Evolution has made some striking mistakes. One that occurs to me, increasingly, as I get older, is that the esophagus and the windpipe are backward. We ought to have the windpipe behind and the esophagus in front. The present arrangement is an open invitation to choking. Well, we know why it works that way. Itās because of the historical development over time and during embryology. But it certainly would not make any sense to a good engineer.
The mammalian eye is a mistake, too. Itās wrong side out. That means that the light has to travel through quite a number of cells before it gets to the light-sensitive cells. A squid does better. Evolution has done a remarkable job of compensating for this error, but it would have been better to start over.
If youāre a male of my age, youāre very, very conscious of another thing, and thatās the location of the prostate gland. It couldnāt be in a worse place.
My favorite example is whatās called the recurrent pharyngeal nerve. This is the nerve that starts out from the brain. In embryological development, when we have aortic arches (like a fish), this loops around one of the arches and back on to its destination. As the organism grows, the head grows forward, the aortic arches stay put or move backward, and therefore, the nerve has to make a hairpin loop.
Thatās an extra distance, nothing too serious. But imagine what this is like in a giraffe. Thereās an extra 15 feet of nerve thatās caused by the mislocation of this particular nerve. Thereās a story in Dawkinsā book about his attending the public dissection of a giraffe that traced this particular nerve. To me itās one of the most beautiful examples of evolution gone awry, as it frequently does.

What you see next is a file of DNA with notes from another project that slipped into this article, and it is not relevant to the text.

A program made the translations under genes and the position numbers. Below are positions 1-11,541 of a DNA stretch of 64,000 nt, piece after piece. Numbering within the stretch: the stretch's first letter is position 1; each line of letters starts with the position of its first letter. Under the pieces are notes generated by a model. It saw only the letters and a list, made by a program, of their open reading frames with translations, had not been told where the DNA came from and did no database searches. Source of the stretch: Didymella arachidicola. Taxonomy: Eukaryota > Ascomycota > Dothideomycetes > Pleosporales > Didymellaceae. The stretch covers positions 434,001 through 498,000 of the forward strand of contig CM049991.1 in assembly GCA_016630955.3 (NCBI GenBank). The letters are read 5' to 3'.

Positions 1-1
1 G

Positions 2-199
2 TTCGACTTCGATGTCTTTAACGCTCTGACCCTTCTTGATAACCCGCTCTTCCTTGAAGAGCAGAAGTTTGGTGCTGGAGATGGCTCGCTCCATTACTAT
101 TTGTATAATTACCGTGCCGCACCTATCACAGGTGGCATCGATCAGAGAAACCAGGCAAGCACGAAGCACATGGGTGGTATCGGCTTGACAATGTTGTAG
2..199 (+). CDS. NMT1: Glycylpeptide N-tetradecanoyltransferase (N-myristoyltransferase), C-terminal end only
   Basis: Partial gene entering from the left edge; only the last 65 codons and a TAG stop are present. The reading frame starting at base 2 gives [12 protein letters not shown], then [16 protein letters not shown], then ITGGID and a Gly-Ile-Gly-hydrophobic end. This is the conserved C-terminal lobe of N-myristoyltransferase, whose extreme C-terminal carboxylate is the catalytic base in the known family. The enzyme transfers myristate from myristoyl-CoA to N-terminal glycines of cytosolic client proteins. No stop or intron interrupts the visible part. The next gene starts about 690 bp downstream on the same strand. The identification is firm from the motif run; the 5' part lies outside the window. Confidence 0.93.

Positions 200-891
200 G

Nonetheless, what I want to emphasize is that despite its being a tinkerer, and despite its not looking ahead, and despite all the things Iāve said, evolution has done remarkably well.
What are your favorite things about evolution? I admire the elephant trunk ā it can pick up logs but it can also pick up a peanut. What about a bird feather? Remarkably adapted for flight. And bird migration, how did that ever get established? We still donāt understand it as well as weād like to.
And I admire this magnificent sense of smell that a dog has. Itād be nice to ā well, I donāt know if it would be nice or not ā to duplicate that skill! I would want only pleasant smells.
Then, finally, something that we all have great respect for: the human brain.
Despite the fact that evolutionists all agree about the occurrence of evolution and about natural selection being the main mechanism for it, evolutionists are still contentious.
They spend a lot of time arguing and that, I think, is misleading to the public ā they think we donāt understand whatās going on.
In detail, we donāt, but in the general picture, we certainly do. I want to emphasize the idea that weāre really a united front as far as the overall story is concerned, if not about all the intricate details.
As Iām closing, I want to say a little bit about evolution and religious belief. My main personal reason for nonbelief is: Why would an all-powerful and especially benevolent creator permit so much sin and suffering?
Most evolutionists are nonbelievers, but they all arenāt. My favorite quotation on this subject, and often he is very quotable, is from Bertrand Russell. He was asked one time, āBertie, suppose that youāre totally wrong about this? Suppose you die and there really is a God and youāre taken up to the Pearly Gates, what would you say?ā
Russell answered instantly, āI would say, āGod, why didnāt you give us better evidence?ā ā
Well, let me finally end this tirade, this screed, by asking do you need to be a nonbeliever to study evolution? Of course not! There are religious people who study evolution. I donāt think thereās anyone among them, though, who takes the Old Testament literally.
For myself, I believe you donāt have to be a nonbeliever to be an evolutionist, but I think it helps.
Thank you very much.
James F. Crow is a Lifetime Member of FFRF.
Photography by Brent Nicastro